Vignetting can be corrected during post processing with increased noise in the brightened areas being the penalty. Vignetting can also be simply embraced, using the effect to draw the viewer's eye to the center of the frame. None of the images shared on this page have had this correction applied.
I mentioned lateral (or transverse) CA above. Lateral CA refers to the effect of different colors of the spectrum being magnified differently and it shows as color fringing along lines of strong contrast running tangential (meridional, right angles to radii) with the mid and especially the periphery of the image circle showing the greatest amount as this is where the greatest difference in the magnification of wavelengths exists. This lens has a solid amount of lateral CA and the corner crops shared above are showing degradation due to the color shift.
While I find lateral CA readily noticeable in many images, it is also readily correctable in software by radially shifting the colors to coincide. Irix has produced lens profiles for Adobe Camera RAW and Lightroom, making this task easier. Lateral CA correction is not available in-camera with JPG format image capture or video recording.
Let's look at a worst-case example (100% crop from an extreme corner of an ultra-high resolution 5Ds R frame). This is the top left corner.
There should be only black and white colors in this image, with the additional colors clearly showing the lateral CA. Again, this is correctable via software.
A relatively common lens aberration is axial (longitudinal, bokeh) CA, which causes non-coinciding focal planes of the various wavelengths of light, or more simply, different colors of light are focused to different depths. Spherical aberration along with spherochromatism, or a change in the amount of spherical aberration with respect to color (looks quite similar to axial chromatic aberration, but is hazier) are other common lens aberrations to look for. Axial CA remains at least somewhat persistent when stopping down with the color misalignment effect increasing with defocusing while the spherical aberration color halo shows little size change as the lens is defocused and stopping down one to two stops generally removes this aberration.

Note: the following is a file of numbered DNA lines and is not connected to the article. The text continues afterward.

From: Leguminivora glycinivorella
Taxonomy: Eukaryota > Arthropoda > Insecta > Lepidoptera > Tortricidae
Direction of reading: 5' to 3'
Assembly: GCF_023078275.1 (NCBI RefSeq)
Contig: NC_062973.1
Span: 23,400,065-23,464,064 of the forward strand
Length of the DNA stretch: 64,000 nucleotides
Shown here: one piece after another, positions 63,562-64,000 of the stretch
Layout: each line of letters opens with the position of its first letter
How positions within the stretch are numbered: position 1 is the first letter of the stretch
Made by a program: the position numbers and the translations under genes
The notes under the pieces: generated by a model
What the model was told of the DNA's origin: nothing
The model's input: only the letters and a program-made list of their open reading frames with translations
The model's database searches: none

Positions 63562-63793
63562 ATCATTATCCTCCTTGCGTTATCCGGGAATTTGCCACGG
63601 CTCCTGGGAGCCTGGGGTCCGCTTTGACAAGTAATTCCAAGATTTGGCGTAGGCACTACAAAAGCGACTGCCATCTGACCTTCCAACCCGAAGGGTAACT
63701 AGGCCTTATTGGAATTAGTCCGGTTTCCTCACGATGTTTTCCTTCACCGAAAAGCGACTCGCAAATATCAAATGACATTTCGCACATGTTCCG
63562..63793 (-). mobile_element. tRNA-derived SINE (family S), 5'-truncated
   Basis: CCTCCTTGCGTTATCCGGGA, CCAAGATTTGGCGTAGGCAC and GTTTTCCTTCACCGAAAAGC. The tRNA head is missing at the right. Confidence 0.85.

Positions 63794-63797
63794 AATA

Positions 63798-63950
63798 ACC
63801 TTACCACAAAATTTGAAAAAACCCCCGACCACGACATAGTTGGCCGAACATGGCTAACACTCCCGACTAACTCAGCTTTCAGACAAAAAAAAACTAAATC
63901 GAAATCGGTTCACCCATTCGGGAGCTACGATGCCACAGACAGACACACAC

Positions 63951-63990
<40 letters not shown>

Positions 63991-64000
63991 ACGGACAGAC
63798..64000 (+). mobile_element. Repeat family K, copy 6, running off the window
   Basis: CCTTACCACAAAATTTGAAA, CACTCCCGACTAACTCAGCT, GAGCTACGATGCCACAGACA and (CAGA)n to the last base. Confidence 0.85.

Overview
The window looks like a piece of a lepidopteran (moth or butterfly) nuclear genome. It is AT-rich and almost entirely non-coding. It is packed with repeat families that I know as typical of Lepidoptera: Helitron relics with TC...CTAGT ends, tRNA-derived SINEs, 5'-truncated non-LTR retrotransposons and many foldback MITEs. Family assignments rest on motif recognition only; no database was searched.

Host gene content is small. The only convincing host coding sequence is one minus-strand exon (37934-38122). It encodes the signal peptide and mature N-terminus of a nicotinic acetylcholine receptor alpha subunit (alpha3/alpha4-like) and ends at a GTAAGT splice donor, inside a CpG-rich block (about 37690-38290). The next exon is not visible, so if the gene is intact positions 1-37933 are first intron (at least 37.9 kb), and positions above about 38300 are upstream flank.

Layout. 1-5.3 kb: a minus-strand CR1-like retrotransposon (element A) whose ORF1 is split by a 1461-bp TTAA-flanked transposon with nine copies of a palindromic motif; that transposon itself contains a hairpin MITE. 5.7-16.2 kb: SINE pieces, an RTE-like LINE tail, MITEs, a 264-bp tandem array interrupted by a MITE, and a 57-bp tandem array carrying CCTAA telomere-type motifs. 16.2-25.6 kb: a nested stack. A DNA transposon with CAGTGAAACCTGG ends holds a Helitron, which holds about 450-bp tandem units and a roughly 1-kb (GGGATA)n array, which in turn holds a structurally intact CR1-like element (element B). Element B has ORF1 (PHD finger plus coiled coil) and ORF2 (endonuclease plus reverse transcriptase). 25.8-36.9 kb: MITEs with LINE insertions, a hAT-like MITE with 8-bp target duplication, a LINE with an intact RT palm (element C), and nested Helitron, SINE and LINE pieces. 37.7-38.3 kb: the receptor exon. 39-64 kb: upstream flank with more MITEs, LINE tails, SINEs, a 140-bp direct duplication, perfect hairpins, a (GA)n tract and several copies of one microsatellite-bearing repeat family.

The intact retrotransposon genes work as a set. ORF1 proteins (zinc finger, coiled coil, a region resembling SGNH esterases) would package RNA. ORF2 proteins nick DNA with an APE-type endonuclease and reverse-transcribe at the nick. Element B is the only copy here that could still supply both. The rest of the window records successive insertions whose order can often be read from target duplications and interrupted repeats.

In the real world, lens defects do not exist in isolation with spherical aberration and spherochromatism generally found, at least to some degree, along with axial CA. These combine to create a less sharp, hazy-appearing image quality at the widest apertures.
The above two images show an out-of-focus silver bracelet. If these aberrations were present in any significant amount, color fringing would be seen in the specular highlights. In this case, the bracelet looks the same, correct color in both the foreground and the background, indicating very good performance in this regard.
With an angle of view this wide, it is not hard to get bright lights, including the sun, in the frame and under these circumstances, the Irix 11 is going to show some flare effects. While the amount of flare is on the high side for a lens of this class, the difference is not much and not likely meaningful to most. Flare effects can be embraced, avoided or removal can be attempted. If not embraced, flare effects can be destructive to image quality and it is sometimes extremely difficult to remove in post processing.
Coma is generally recognized by sharp contrast towards the center of an image and long, soft contrast transitioning toward the image periphery. Coma becomes quite visible mid-frame and in the corners of images captured at wide apertures and significantly resolves when the lens is stopped down. Astigmatism is another lens image quality attribute that is apparent in the corners and the pin-point stars in the night sky are a subject that makes these aberrations, along with some others, easily recognizable to me.
In this case, it is the strong lateral CA that obscures any other issues that may be present.
It is an ultra-wide-angle focal length and that often means barrel distortion is expected. In this regard, the Irix 11 does not let us down. While the Irix 11 has an extreme advantage over the fisheye alternatives in this regard, it does show moderately-strong barrel distortion. Geometric distortion makes optically framing a scene with a straight horizon, such as the ocean, or that has straight lines that need carefully aligned (such as the ceiling images shared above) challenging as there are no lines parallel to the edges of the viewfinder or viewfinder gridlines.
Most modern lenses have lens correction profiles available for the popular image processing software and distortion can be easily removed using these, but it should be noted that distortion correction is destructive at the pixel level and using a distortion-free lens is preferable, if you can find one.
If you are looking for a lens to strongly blur the background, this isn't the right one for you. An 11mm f/4 lens focused at 10.8" (275mm) simply does not blur the background into nonrecognition. Evaluating the background blur quality is challenging in this case.
Let's start with an example showing a distant scene using the just-mentioned settings. This example shows of the maximum background blur this lens can produce:
It is not hard to tell what is in this photo. Still, the blur is noticeable and especially noticeable is the radial blur that becomes stronger into the image circle perimeter.
Getting a sample of background out-of-focus specular highlights using a stopped-down aperture is more challenging (stopped down to f/8 to capture diaphragm blade interaction).
The only-modestly-blurred highlights shown above appear somewhat harsh/busy.
When stopped down significantly, the 9 rounded diaphragm blades create 18-point stars, though not dramatically-large ones.
An observation related to image quality is that the camera behind this lens often meters a scene with a 1/3-stop brighter exposure at f/4 than at f/5.6 with the center of the frame being brighter in the image. And, while the exposures are metered similarly at f/8 and f/11, the f/11 image is sometimes slightly (about .1-stop) darker.
While this lens is not turning in perfection in regards to image quality, it produces very nice images, especially from a sharpness perspective. Most of the other issues can be corrected in post if found objectionable.